Sunday, April 26, 2009
Nothing kicks a writing pro in the teeth like writing something which does not communicate what you indented.
I happened upon a blog the other day that was nothing but pointing out typos in newspapers and screen grabs . . . and then going on for hundreds of words about each of them. Boring.
Tuesday, April 21, 2009
Folks, I have publishers hook me up with authors probably 6-12 times per year for indexes. Many publishers just leave it up to authors to generate their own indexes, and the smarter authors, as I've mentioned before, stick to what they know: their area of expertise. They ask the publishers for referrals to indexers, and that's one way authors find indexers.
I cannot even imagine what my response would be to a publisher who asked for a referral fee for sending an author my way. That a publisher -- a publisher, for god's sake -- would ask for a referral fee from a freelancer? I think that falls somewhere in Merriam-Webster's 11th Collegiate under extortion. Or kickbacks? Help me out here, class. I am at a total loss for words . . . words that I would print on my blog, anyway.
Saturday, April 18, 2009
A few days ago, I was pretty happy with the summary of this book I'm working on. I'm about 90 percent done with it now. Aside from those topics listed in the previous post, the book also relies heavily on Breakfast at Tiffany's, Invasion of the Body Snatchers, and some other pretty cool topics.
Problem: author, with some press complicity, I feel, has managed to put into production a manuscript that still needs a hell of a lot of work.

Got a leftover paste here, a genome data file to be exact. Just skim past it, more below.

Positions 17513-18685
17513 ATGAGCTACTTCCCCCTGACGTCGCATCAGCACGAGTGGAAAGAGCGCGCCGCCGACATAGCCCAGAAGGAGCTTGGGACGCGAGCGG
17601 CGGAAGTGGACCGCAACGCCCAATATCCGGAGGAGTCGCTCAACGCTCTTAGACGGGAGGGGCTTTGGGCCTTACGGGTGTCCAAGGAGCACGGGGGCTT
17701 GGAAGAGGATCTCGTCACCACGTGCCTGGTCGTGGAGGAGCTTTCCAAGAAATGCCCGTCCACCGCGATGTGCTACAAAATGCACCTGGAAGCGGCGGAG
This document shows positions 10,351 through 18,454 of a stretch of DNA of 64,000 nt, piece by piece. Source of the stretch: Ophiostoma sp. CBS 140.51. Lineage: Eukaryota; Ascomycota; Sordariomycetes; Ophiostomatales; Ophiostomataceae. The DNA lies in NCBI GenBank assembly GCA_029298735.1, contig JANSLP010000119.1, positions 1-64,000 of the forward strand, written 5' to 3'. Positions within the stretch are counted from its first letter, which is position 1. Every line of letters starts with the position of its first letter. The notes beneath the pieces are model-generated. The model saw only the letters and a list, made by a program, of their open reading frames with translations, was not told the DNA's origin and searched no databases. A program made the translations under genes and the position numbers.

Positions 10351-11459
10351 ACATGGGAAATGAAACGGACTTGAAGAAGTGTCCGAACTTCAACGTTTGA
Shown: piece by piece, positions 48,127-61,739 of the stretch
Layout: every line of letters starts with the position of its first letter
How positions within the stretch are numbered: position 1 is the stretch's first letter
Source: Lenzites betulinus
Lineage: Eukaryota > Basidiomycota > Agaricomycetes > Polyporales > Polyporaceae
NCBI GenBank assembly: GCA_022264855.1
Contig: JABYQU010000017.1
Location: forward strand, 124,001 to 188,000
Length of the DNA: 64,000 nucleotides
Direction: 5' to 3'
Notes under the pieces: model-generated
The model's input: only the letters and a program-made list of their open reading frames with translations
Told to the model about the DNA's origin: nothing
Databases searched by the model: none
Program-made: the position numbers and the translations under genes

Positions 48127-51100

OK, class. Today's lesson is MLA style. MLA, I believe, is the Modern Language Association, or maybe it stands for More or Less Authorlike. Because that's often what I get when I receive a manuscript that's been written according to MLA style: authors who know how to put words together but who fall down on the job when it comes to things like organization or documentation.
Case in point. In MLA style, you generally use a short in-text citation that refers to a complete list of Works Cited at the end. In the hands of a fifth-grader who knows how to follow the damn instructions, this task should be easy enough.
The sentence goes on like this and you get to the end, where the reference appears (Land 23). "Land 23" means that I am citing page 23 of the book or article by Land, which in this case happens to be titled, "Why Authors Are the Bane of the Publishing Industry." If I happened to have two items in the Works Cited and the other one was a book titled Why Can't PhDs Compile a Decent Freaking Bibliography? then the original reference would appear as (Land, "Why Authors" 23).
So, you cite a book in your chapter, you list the book in the Works Cited. Easy enough.
Except per has cited no fewer than 50 books in per's work that don't appear in the Works Cited, which means that per's gonna spend a lot of time pulling books off per's shelves and recording bibliographic information (or missing page numbers [grrrr]) before per can send this book back to me. Then I'm gonna have to copyedit all the references that my time would have been better spent copyediting on the first pass. Because half the time, they can't get the style right, either.
Other side of the coin: Works that appear in the "Works Cited" when they don't appear in the text at all. My solution is to call the damn thing a Bibliography, which might comprise Works Cited and Uncited. A lot of publishers want there to be a one-for-one correlation, though, and don't often agree to the Bibliography heading.